Tuesday, December 16, 2014

Introduction to Animation in Daz Studio

I just completed work on a music video for one of my songs. The song is called "Intensity in F Minor" and it's off of my CD called To Infinity

I did the animation in Daz Studio. Daz Studio is better known for being used to create still shots. It is a program that is very similar to Poser (from SmithMicro). I have both Poser and Daz Studio. I tried out Daz Studio first and became so accustomed to the interface that I haven't really done much in Poser. Poser has some good features but the interface is so different from what I became accustomed to in Daz. I keep telling myself that eventually I will get around to learning Poser but have not done so yet. Each program has its own benefits, so it's probably not a bad idea to learn them both.

Another program I often use is iClone from Reallusion. I use that primarily for animation. iClone is probably the most user friendly of the three but the render quality is not as good as the other two. Daz Studio has more content available than iClone as well.

Like I stated above, Daz Studio is most often used for still shots like the image I have included with this post. I have done over 60 images so far that I have made available for sale as prints. The video I just completed is really only one of two videos that I have done at this point that utilized animations created in Daz Studio.

Daz Studio uses what are called aniblocks. They are preformatted animation blocks that can be applied to characters. They are basically a form of "mocap" (motion capture) files. These files can be purchased through the Daz content store. However, they aren't exactly cheap if you want to compile a lot of them. So you should wait until they are on sale in order to save money. I just bought a load of them dirt cheap with some recent specials and sales. I saved a boatload of money.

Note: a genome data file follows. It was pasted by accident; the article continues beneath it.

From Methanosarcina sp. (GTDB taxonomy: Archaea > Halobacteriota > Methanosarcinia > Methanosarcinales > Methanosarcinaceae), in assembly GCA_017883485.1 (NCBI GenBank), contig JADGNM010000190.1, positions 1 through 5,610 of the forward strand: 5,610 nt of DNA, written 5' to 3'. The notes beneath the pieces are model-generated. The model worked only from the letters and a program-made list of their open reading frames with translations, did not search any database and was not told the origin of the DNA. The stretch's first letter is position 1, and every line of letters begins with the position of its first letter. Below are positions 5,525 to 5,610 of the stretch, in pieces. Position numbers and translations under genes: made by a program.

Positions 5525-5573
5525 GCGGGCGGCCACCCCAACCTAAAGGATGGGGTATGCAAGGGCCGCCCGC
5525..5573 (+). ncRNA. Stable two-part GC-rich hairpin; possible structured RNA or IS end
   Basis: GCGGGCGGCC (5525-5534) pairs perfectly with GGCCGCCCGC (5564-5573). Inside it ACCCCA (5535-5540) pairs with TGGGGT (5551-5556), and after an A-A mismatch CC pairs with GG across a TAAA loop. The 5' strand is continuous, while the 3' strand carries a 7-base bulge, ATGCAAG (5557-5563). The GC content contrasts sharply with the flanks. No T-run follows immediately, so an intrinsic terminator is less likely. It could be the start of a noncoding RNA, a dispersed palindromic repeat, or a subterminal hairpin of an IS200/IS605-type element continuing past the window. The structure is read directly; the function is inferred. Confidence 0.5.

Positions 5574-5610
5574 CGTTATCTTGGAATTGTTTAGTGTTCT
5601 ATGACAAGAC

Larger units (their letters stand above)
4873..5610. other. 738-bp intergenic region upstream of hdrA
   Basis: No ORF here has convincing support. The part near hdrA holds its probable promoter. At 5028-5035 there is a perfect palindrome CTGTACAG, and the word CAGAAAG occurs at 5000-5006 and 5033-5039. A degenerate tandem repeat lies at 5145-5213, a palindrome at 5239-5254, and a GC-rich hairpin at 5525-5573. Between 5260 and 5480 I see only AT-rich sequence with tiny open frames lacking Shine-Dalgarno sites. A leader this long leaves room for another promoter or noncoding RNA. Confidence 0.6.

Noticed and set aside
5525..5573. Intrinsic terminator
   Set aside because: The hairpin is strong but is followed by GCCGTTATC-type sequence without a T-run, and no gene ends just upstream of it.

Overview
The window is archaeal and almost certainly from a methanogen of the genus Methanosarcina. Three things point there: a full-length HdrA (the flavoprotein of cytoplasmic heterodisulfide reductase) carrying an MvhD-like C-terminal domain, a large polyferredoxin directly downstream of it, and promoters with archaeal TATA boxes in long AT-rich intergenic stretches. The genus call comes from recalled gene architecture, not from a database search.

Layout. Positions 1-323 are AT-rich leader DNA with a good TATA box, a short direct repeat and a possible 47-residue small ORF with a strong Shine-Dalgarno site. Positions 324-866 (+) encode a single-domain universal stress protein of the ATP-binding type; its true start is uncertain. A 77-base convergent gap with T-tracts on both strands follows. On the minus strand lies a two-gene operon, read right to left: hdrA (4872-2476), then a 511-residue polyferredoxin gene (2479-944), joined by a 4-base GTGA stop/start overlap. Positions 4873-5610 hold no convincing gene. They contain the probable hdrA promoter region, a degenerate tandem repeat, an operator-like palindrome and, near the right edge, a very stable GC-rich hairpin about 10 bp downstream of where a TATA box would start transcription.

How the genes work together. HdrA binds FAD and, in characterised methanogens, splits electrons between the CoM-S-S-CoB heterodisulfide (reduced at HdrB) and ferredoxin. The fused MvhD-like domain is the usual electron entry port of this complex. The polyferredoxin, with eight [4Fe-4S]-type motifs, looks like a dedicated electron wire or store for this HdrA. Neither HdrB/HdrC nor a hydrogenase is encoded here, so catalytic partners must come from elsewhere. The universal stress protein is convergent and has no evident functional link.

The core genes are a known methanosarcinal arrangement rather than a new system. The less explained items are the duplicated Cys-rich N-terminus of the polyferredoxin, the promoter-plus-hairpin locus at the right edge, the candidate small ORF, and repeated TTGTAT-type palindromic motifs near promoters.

The aniblocks are really optimized to work with certain characters; primarily the 4th generation, genesis and Genesis 2 character bases. The goblins featured in this video aren't in any of those categories so animating them is a bit harder because certain corrections have to be made. there is a timeline feature that allows you to modify the aniblocks. I had to use it in order to fix certain things.

One problem that needed to be corrected is how the hands looked o the goblins. I had to modify the positions of the fingers because they were all bent backwards and crooked looking. So I made the corrections in order to make them look more natural.

There are some collections of aniblocks that you can purchase that will serve as great templates. There is one called the aniMate Walk Construction Kit for M4 (Michael 4). It serves as a great tool for developing basic walk cycles for characters.

One problem you may have is if a character is not shaped like some of the standard base characters like Michael 4. Maybe your character is a little on the heavy side. Well, a larger character may need to have his arms swing wider when he walks. Because sometimes, his hands or arms will pass through his legs as he walks. You will then need to make modifications in the timeline in order to correct that problem.

Animate 2 is the current version of the Animate software that is used as a plug-in in Daz Studio for animation. Daz Studio comes with Animate Lite (scaled down version) for free. Animate 2 is well worth the purchase because you are able to do much more with it. I got it when it was on sale of course. Animate 2 as well as animate Lite each have an online User's Guide.

You can even pan or move the camera to change focus while the animation is going on. I did that for a couple of scenes in the video. You have a lot of options with the lighting as well. The lighting can be tricky at times to get right, though.

So check out the video below to see what I am talking about. I edited it in CyberLink's PowerDirector, by the way.

Photo Credit: "Drunken Goblins" by Bob Craypoe, also known as R. L. Crepeau

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